How to Fix AirPlay When It’s Not Working

Apple’s handy AirPlay feature can sometimes be quirky. And if that’s your current experience, you’re lucky we’re here to help.

There are many reasons AirPlay won’t stream audio or video content from your devices. Sometimes, it could result from a faulty internet connection, while other times, your Apple device won’t properly send your content to your desired destination.

Regardless, you can fix most AirPlay issues using some easy and quick methods. Below, we’ll look at some of the many ways to fix AirPlay when it’s not working.

1. Check AirPlay Compatibility

AirPlay doesn’t work on all devices out there, so you first need to check if your device supports this feature. Apple has published a list of devices you can use AirPlay on, which includes the following:

Devices You Can Stream Audio From Using AirPlay:

  • iPhone, iPad, or iPod touch running iOS 11.4 or later
  • Apple TV HD or Apple TV 4K running tvOS 11.4 or later
  • HomePod running iOS 11.4 or later
  • Mac with iTunes 12.8 or later OR macOS Catalina or later
  • Windows PC with iTunes 12.8 or later

Devices You Can Stream Video From Using AirPlay:

  • iPhone, iPad, or iPod touch running iOS 12.3 or later
  • Mac running macOS Mojave 10.14.5 or later

In addition to streaming video/audio from an AirPlay-enabled device, you can also AirPlay content to a Mac from your iPhone (or iPad), provided your Mac has the AirPlay Receiver setting, which we’ll discuss right below.

Remember that the device you’re streaming content to should also be compatible with AirPlay. Many compatible devices have an AirPlay-enabled label, so you know they work with this feature.

2. Adjust AirPlay Receiver Settings in macOS

You don’t need an Apple TV to use AirPlay—your Mac is an AirPlay receiver. By default, only devices signed in to your Apple ID can AirPlay content to your Mac, but you can change that.

Go to System Preferences > Sharing and check the box next to AirPlay Receiver. In the right-hand section, untick Require password so new devices can AirPlay to this Mac without password verification. If preferred, choose Everyone next to Allow Airplay for to allow anyone nearby to see this Mac as an AirPlay target.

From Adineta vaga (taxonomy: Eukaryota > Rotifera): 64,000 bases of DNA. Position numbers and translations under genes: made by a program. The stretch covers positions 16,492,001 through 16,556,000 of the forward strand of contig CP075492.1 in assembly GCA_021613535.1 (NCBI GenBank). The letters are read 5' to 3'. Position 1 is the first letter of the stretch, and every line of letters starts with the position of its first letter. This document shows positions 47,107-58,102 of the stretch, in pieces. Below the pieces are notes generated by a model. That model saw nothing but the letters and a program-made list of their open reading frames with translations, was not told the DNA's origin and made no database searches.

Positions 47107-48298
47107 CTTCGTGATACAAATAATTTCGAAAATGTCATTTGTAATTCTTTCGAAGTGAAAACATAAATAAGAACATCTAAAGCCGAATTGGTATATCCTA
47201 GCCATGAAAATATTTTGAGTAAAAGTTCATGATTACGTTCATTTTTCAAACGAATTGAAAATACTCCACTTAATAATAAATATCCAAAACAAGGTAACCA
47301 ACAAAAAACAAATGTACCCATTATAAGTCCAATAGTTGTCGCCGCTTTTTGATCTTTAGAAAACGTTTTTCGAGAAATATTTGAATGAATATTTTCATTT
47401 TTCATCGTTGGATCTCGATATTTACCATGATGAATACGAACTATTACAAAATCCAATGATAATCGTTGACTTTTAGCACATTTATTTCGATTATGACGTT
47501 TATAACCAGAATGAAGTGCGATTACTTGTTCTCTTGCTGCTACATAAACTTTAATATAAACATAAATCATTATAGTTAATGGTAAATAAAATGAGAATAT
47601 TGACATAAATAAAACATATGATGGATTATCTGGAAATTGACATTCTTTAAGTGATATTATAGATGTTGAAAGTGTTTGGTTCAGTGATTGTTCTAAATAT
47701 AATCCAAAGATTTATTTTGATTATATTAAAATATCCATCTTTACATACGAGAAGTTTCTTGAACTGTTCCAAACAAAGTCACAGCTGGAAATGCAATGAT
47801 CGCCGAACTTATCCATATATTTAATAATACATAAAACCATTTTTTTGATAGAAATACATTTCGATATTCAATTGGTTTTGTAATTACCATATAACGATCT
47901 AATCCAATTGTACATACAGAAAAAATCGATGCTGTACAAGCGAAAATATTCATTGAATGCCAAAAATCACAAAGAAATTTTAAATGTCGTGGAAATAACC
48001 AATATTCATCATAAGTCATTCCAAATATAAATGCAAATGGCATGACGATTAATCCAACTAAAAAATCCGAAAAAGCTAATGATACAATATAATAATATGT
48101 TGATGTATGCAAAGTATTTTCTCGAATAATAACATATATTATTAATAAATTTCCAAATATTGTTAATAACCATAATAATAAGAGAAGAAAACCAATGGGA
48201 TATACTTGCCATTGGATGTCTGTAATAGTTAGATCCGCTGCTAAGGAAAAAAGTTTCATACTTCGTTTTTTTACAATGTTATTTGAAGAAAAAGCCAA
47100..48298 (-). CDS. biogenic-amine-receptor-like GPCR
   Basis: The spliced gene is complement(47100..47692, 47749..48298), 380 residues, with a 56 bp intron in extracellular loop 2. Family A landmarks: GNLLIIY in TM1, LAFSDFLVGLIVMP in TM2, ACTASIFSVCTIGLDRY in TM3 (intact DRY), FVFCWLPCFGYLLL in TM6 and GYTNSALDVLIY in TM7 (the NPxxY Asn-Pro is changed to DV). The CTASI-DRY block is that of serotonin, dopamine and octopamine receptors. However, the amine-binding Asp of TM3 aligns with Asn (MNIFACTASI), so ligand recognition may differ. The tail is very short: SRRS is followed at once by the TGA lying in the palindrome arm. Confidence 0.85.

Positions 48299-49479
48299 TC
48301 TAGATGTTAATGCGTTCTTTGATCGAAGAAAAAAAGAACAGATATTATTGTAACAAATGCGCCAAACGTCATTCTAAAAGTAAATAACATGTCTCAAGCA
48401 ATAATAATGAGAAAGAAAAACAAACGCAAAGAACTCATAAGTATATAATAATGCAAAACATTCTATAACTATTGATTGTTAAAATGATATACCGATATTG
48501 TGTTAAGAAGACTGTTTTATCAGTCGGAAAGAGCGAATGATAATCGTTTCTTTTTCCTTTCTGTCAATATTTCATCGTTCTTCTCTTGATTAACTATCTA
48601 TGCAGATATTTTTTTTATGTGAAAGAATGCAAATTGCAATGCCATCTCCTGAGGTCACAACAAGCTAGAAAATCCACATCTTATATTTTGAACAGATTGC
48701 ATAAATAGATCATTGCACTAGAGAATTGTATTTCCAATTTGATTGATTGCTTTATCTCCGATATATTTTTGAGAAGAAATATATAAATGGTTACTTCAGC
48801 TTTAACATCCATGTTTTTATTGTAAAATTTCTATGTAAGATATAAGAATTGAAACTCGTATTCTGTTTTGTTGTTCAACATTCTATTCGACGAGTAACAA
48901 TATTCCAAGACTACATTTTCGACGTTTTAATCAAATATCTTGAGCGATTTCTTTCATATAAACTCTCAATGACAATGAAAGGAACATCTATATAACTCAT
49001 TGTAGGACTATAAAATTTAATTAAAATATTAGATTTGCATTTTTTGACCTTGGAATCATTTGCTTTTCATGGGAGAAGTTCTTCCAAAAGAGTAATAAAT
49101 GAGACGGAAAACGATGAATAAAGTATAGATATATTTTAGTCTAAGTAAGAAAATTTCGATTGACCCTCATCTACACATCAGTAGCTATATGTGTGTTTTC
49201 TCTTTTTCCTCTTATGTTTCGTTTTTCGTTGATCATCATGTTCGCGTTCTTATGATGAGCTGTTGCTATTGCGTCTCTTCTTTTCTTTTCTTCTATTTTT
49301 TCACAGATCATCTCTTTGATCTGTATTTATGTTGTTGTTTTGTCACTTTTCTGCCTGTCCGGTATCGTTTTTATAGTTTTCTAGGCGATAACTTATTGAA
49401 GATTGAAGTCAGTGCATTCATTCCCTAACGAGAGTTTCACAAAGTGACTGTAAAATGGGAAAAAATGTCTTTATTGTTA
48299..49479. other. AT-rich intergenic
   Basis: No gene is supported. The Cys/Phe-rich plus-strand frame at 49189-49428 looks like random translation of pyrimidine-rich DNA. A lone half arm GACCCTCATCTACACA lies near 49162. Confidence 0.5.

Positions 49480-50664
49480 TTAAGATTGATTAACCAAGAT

Apple suggests using modern iPhones (iPhone 7 and later) and Macs (introduced in 2018 and later) for the best experience. However, you can still use this feature on older models at a lower video resolution. For example, we could AirPlay from an iPhone 6s, which isn’t on Apple’s recommended list.

3. Wake Devices and Keep Them Close

If it wasn’t obvious enough, remember that all your devices must be turned on and unlocked to use AirPlay.

When using AirPlay in tvOS, ensure the Apple TV isn’t in sleep mode by clicking the remote to bring the device out of it. Apple recommends bringing your devices as close to each other as possible. If your AirPlay devices are too far away, keep them within Bluetooth range (33 feet or 10 meters) to increase the connection strength.

4. Turn On AirPlay Indicator in the Status Bar

When macOS detects an AirPlay device on the network, an AirPlay icon will appear in the menu bar. If no icon is visible, you might have turned it off.

You can go to System Preferences > Dock & Menu Bar. Select Screen Mirroring on the left side to add it back. On the right side, tick Show in menu bar and choose Everyone from the menu. Now you can quickly start or stop AirPlay, mirror the screen, or use a nearby iPad as a second display—all from the menu bar.

5. Disable Automatic AirPlay to TVs

An iPhone or iPad may automatically AirPlay content to your Apple TV or AirPlay-compatible smart TV every time you use the feature. To stop that from happening, go to Settings > General > AirPlay & Handoff > Automatically AirPlay to TVs and choose Never.

Doing so shall stop your iPhone from automatically connecting to a nearby Apple TV whenever you want to cast something on your Mac.

6. Turn Off Airplane Mode